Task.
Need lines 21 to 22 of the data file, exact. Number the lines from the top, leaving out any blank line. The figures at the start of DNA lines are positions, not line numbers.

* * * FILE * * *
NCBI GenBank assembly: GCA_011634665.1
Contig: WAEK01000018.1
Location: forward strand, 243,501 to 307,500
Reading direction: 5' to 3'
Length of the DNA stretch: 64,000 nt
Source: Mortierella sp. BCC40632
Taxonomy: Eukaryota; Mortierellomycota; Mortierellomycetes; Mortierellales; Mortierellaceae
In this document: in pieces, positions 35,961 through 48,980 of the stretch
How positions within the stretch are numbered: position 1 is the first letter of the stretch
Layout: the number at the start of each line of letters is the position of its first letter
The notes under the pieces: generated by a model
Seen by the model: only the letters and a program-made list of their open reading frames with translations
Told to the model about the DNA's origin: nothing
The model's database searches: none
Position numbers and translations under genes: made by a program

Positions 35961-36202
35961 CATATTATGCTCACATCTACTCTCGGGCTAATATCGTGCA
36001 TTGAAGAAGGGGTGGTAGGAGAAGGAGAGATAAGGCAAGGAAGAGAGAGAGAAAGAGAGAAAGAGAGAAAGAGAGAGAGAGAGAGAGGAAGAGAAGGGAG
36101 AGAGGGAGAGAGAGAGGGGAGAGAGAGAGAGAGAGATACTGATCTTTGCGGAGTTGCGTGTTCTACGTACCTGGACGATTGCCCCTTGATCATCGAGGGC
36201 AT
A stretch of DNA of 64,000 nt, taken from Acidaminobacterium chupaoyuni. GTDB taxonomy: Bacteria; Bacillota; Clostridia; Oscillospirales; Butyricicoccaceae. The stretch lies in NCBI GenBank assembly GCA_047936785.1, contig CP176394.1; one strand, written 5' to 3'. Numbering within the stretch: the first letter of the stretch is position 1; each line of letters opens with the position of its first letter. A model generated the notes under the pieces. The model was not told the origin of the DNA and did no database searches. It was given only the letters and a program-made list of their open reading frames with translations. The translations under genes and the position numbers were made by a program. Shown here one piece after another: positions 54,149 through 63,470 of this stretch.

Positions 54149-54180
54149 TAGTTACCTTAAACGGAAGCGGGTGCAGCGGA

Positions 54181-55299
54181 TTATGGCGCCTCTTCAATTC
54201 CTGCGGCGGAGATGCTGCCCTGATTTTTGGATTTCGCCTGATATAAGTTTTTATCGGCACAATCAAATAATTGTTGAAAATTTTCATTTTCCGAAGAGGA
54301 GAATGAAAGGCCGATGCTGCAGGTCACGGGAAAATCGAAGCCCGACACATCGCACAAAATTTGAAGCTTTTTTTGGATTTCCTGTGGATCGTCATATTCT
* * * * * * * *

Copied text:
A stretch of DNA of 64,000 nt, taken from Acidaminobacterium chupaoyuni. GTDB taxonomy: Bacteria; Bacillota; Clostridia; Oscillospirales; Butyricicoccaceae. The stretch lies in NCBI GenBank assembly GCA_047936785.1, contig CP176394.1; one strand, written 5' to 3'. Numbering within the stretch: the first letter of the stretch is position 1; each line of letters opens with the position of its first letter. A model generated the notes under the pieces. The model was not told the origin of the DNA and did no database searches. It was given only the letters and a program-made list of their open reading frames with translations. The translations under genes and the position numbers were made by a program. Shown here one piece after another: positions 54,149 through 63,470 of this stretch.

Positions 54149-54180